Text from Wikipedia
Minor Martin White (July 9, 1908 - June 24, 1976) was an American photographer born in Minneapolis. He received a degree in Botany from the University of Minnesota in 1934, and moved shortly thereafter to Portland, Oregon. There he began his career in photography, taking on assignments from the Works Progress Administration and exhibiting at the Portland Art Museum.
After serving in military intelligence in World War II, White moved to New York City in 1945. He spent two years studying aesthetics and art history at Columbia University and developing his own distinctive style. He became involved with a circle of influential photographers including Alfred Stieglitz, Edward Weston, and Ansel Adams; hearing Stieglitz's idea of "equivalents" from the master himself was crucial to the direction of White's mature post-war work.
The "equivalents" of White were often photographs of barns, doorways, water, the sky, or simple paint peeling on a wall: things usually considered mundane. One of his more popular photographs is titled Frost on Window, a close-up of frost crystals on glass. However, in regards to an equivalent, the specific objects themselves are of little importance either to the photographer or the viewer. Instead, such a photograph captures a sentiment or emotionally symbolic idea using formal and structural elements that carry a feeling or sense of "recognition": a mirroring of something inside the viewer. In an essay titled "Equivalence: The Perennial Trend", White described a photographer who took such pictures as one who "...recognized an object or series of forms that, when photographed, would yield an image with specific suggestive powers that can direct the viewer into a specific and known feeling, state, or place within himself." (Gantz)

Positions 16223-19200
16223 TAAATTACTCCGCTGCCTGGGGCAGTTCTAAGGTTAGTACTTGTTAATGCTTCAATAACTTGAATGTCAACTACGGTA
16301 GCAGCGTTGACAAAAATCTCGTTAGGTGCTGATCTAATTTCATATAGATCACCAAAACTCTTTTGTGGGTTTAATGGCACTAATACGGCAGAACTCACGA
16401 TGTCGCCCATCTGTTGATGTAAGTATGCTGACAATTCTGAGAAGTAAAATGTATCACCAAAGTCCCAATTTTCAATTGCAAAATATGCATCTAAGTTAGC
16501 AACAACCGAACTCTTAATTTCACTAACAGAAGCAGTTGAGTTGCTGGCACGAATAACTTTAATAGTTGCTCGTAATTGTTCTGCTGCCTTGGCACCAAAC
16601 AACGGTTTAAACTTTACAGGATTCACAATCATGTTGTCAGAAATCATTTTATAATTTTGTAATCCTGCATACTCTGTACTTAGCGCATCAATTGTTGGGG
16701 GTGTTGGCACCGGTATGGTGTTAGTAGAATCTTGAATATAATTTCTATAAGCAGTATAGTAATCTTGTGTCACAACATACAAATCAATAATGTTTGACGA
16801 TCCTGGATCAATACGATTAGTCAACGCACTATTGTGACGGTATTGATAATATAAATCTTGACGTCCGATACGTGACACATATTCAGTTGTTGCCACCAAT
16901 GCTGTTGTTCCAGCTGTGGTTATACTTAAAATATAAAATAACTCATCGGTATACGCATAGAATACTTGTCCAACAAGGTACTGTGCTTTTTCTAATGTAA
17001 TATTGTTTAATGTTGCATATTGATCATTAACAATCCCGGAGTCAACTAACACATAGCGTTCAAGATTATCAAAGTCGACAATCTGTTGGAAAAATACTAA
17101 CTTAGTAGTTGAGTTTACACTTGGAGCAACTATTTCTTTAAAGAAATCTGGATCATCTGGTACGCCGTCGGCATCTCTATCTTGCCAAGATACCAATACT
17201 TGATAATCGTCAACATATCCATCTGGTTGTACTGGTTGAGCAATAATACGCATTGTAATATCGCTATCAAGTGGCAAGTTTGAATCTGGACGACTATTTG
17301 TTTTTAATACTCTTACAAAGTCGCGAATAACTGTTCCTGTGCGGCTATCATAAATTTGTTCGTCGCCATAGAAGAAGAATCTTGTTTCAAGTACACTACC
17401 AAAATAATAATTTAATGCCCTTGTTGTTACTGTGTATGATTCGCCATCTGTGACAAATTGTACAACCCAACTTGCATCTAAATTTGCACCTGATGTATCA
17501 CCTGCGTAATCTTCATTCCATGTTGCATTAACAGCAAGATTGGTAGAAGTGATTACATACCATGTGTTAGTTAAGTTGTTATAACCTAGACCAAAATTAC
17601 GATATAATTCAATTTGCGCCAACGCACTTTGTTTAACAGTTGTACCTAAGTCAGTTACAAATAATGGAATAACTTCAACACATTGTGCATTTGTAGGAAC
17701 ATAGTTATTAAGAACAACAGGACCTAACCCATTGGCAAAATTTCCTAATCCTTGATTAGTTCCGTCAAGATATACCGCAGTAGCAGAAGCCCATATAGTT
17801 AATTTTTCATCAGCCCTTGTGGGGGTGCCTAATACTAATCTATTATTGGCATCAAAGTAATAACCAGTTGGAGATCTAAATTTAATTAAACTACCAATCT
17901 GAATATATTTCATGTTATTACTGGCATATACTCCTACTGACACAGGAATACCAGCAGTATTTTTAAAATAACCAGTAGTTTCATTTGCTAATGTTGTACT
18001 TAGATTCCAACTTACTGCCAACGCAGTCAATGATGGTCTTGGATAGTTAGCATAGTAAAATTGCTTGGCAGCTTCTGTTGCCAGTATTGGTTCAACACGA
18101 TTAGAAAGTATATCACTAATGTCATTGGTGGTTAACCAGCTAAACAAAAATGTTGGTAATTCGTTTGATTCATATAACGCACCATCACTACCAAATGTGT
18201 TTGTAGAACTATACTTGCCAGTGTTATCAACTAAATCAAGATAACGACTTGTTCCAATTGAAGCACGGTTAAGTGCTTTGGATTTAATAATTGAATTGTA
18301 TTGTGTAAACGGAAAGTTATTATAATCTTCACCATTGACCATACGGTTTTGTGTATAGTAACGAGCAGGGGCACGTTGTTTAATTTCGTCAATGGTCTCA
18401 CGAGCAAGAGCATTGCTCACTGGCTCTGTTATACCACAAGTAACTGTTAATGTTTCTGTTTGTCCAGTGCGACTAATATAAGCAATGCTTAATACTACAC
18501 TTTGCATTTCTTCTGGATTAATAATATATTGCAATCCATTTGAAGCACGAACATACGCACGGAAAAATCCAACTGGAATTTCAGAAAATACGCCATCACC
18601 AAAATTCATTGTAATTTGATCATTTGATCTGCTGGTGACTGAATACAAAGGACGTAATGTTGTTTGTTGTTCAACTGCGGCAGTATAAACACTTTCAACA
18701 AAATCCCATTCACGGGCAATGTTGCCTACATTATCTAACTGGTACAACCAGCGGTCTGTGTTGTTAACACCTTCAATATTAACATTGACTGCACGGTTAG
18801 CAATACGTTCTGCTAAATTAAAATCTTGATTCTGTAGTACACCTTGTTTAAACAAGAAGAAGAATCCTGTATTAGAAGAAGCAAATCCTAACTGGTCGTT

At Ansel Adams' invitation, White moved back to the West Coast to join the faculty of the California School of Fine Arts in San Francisco, where he served from 1946 to 1953. His first major exhibition was in 1948 at the San Francisco Museum of Art.
White co-founded the influential magazine Aperture in 1952 with fellow photographers Ansel Adams, Dorothea Lange, and Barbara Morgan; writer/curator Nancy Newhall; and Newhall's husband, historian Beaumont Newhall. White edited the magazine until 1975.
In 1953, he moved to Rochester, New York and for four years worked as a curator at George Eastman House, and also edited their magazine Image. He taught at the Rochester Institute of Technology from 1956 to 1964. White spent the last ten years of his life teaching at MIT where, among others, he taught Raymond Moore. In 1970 he was given a Guggenheim Fellowship.
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